LUTS mainly manifests through symptoms such as night waking, urgency and urinary incontinence, and the symptoms present in nearly half of the worldwide population.
This programme of research supports better understanding into the management of the symptoms of LUTS.
Urinary incontinence and neurological populations
This study aims to explore the perceptions of people with stroke, MS and PD living in Aotearoa New Zealand about the assessment and management of UI. This project area is led by Daniela Aldabe.
- Getting help for urine leakage: experiences of people with neurological conditions. See our dedicated participant study page. This study was funded with support from the University of Otago Research Grant
- Better care for people with neurological disorders and LUTS. Health Research Council of New Zealand, Health Delivery Activation Grant
Downes, T., Martin, R. A., Hay-Smith, E. J. C., & Aldabe, D. (2023). Urinary incontinence assessment and management after stroke: An exploratory qualitative study of physiotherapists' perceptions of their practice in Aotearoa New Zealand. New Zealand Journal of Physiotherapy, 51(1), 14-23. doi: 10.15619/NZJP/51.1.03
Doyle, E., Brettkelly, J., Buhler, R., Lovett, T., O'Neill, L., & Aldabe, D. (2020). Reliability and validity of outcome measures used for urinary incontinence in patients with stroke: A narrative review. Physical Therapy Reviews, 25(5-6), 305-315. doi: 10.1080/10833196.2020.1832709
LUTs and Older adults
Lower urinary tract symptoms (LUTS) are prevalent in older adults, affecting over 70% of women and men over 65. Older people with LUTS have a higher risk of falling than those without LUTS, associated with increased frailty, hospitalisations, mortality, and morbidity. This project area is led by Daniela Aldabe.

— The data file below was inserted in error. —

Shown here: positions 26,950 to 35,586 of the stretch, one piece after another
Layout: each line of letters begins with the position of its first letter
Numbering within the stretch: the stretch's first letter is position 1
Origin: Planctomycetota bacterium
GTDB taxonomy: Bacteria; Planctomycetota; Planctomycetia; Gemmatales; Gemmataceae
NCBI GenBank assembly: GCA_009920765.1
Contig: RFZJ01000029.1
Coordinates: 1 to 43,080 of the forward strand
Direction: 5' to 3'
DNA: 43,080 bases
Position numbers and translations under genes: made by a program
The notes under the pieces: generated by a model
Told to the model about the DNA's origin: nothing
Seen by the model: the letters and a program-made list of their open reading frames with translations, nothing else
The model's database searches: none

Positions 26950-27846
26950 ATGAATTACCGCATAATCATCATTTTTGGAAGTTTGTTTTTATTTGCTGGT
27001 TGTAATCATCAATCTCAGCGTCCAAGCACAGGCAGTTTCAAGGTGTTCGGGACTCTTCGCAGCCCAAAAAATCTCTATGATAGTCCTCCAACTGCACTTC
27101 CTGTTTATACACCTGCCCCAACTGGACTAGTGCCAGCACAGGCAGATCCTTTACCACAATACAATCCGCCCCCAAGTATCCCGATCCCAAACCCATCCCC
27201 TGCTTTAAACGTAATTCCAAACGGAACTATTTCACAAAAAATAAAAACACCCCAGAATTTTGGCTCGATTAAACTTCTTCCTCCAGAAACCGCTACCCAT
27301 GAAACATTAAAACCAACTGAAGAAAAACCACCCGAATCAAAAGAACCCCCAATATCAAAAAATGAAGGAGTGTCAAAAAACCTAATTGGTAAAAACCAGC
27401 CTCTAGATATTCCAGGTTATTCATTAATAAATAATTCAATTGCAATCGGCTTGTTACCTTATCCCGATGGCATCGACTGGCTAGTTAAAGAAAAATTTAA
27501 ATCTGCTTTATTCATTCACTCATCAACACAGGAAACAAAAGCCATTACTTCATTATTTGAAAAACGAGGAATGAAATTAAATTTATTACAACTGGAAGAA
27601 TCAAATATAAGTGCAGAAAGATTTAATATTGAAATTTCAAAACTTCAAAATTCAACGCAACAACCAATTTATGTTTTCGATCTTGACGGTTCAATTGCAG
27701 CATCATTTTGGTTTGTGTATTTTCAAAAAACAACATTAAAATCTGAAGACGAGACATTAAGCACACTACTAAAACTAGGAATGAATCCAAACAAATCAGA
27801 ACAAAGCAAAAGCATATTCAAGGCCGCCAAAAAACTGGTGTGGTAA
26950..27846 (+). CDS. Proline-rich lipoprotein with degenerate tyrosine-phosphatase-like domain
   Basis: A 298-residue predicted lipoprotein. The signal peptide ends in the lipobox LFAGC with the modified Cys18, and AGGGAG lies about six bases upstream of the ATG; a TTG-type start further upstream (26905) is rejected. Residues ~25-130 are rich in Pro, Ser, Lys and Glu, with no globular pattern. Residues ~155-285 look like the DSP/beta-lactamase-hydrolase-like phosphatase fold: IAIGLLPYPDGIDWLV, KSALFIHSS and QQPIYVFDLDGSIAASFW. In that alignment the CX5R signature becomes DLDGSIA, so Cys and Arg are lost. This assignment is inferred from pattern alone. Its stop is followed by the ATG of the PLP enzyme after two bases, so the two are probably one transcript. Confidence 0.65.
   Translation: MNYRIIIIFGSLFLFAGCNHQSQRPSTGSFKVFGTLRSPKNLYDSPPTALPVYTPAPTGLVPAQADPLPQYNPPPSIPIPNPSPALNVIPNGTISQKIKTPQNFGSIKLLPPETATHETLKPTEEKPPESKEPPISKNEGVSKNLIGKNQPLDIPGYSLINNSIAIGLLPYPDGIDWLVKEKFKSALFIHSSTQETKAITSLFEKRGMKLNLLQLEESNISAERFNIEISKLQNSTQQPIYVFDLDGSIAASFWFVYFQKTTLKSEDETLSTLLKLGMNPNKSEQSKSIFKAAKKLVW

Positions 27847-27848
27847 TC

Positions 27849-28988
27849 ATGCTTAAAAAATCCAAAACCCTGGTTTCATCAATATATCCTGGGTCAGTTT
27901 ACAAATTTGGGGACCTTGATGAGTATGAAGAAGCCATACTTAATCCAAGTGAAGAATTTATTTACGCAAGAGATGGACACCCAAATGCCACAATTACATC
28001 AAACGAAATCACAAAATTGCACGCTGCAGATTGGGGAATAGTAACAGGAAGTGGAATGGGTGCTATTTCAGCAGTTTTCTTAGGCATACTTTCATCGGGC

Biazus-Sehn, L. F., Baptista, R. R., Mestriner, R. G., Loss, B. P., Aldabe, D., & de Souza Stigger, F. (2021). Influence of different dual-task conditions during straight or curved walking on gait performance of physically active older women with cognitive decline. Journal of Aging & Physical Activity, 30(3), 411-420. doi: 10.1123/japa.2021-0099
The effects of urinary incontinence on Māori women's health and wellbeing
Through kaupapa Māori and grounded theory methodology, this qualitative study aims to explore the impact of urinary incontinence on Māori women's health and wellbeing. This research is led by Master's candidate, Elisabeth Dacker.
Funded by Health Research Council of New Zealand, Māori Masters Scholarship.
Dr Daniela Aldabe
Daniela is a Lecturer at CHARR, School of Physiotherapy at the University of Otago. Daniela aims for her work to contribute to the field of pelvic health and people living with long term neurological conditions with a focus on clinical practice changes. Daniela values interprofessional, whānau centred clinical practices that address meaningful health care and meet the end-user cultural values and goals.